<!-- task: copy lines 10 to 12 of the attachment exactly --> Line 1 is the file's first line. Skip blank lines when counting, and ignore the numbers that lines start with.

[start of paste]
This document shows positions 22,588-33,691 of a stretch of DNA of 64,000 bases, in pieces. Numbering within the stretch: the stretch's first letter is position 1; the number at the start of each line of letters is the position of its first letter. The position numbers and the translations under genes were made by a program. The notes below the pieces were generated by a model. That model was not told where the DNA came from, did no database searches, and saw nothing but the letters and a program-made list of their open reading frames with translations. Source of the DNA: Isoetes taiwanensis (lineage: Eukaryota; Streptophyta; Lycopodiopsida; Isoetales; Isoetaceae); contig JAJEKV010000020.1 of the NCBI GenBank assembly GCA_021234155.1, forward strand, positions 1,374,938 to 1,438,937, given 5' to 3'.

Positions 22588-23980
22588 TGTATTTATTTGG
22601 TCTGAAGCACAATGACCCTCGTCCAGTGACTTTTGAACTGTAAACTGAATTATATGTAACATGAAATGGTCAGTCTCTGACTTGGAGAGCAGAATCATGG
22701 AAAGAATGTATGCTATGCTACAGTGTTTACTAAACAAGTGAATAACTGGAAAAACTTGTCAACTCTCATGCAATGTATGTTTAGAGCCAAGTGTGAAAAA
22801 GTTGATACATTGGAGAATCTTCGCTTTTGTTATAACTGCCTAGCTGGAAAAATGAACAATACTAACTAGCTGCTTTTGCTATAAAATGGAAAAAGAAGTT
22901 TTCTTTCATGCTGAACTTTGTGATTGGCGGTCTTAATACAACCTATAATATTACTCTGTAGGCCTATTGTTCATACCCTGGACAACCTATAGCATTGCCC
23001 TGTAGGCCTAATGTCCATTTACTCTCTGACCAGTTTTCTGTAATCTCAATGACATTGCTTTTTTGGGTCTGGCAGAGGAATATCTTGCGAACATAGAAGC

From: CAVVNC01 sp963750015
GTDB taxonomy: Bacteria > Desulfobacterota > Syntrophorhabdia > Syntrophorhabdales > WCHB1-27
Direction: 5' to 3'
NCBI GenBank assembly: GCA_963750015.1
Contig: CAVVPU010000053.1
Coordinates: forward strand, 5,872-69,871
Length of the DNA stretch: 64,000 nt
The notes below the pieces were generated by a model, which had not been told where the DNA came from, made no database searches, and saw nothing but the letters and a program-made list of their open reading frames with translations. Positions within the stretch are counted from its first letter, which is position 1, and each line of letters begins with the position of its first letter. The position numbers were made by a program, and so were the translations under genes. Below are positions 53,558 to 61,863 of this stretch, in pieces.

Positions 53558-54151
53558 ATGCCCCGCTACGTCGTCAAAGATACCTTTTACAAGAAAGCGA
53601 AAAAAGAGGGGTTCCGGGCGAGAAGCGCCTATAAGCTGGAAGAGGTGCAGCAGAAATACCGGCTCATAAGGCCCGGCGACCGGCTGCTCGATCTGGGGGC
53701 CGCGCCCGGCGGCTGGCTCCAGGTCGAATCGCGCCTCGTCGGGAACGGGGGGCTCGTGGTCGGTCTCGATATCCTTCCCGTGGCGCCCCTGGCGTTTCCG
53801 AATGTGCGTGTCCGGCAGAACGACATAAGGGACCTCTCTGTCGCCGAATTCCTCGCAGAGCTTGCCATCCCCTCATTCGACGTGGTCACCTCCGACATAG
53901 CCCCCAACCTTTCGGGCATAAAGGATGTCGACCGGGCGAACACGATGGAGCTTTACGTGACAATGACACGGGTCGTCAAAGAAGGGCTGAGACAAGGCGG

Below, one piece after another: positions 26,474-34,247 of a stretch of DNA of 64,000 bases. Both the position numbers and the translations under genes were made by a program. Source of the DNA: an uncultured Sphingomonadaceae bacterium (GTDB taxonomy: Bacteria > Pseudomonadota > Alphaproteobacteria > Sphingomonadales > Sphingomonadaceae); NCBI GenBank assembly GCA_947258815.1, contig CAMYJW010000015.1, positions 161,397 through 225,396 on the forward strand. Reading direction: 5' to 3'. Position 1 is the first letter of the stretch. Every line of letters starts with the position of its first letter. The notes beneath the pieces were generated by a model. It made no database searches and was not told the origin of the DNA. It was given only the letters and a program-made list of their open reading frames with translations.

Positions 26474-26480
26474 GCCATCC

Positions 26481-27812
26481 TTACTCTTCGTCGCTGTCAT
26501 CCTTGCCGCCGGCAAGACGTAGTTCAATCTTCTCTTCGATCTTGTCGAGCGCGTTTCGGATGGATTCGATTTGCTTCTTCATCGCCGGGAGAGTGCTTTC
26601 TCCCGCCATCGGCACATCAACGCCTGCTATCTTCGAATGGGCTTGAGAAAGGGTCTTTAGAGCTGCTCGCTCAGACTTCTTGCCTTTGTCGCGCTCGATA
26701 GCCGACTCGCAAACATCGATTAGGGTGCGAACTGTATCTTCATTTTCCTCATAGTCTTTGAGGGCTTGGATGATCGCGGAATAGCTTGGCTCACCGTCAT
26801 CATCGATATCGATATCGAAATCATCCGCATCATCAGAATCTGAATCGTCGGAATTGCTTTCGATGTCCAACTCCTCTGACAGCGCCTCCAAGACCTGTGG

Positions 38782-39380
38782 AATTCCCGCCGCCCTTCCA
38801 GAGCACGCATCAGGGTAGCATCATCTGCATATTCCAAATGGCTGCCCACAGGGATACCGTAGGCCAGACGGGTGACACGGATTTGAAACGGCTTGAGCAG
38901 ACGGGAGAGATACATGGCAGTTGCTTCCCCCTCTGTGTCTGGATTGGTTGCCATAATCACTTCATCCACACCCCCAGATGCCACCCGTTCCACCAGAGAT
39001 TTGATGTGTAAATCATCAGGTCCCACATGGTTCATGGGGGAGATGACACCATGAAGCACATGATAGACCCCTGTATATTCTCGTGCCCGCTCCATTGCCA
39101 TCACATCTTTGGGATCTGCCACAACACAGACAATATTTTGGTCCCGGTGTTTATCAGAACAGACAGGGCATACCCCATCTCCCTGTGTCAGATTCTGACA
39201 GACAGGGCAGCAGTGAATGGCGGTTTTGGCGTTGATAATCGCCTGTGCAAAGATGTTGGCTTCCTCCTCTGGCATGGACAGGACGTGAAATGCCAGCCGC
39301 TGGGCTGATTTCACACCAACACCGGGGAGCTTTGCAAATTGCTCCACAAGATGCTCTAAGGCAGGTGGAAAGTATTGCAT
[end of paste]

GTDB taxonomy: Bacteria > Desulfobacterota > Syntrophorhabdia > Syntrophorhabdales > WCHB1-27
Direction: 5' to 3'
NCBI GenBank assembly: GCA_963750015.1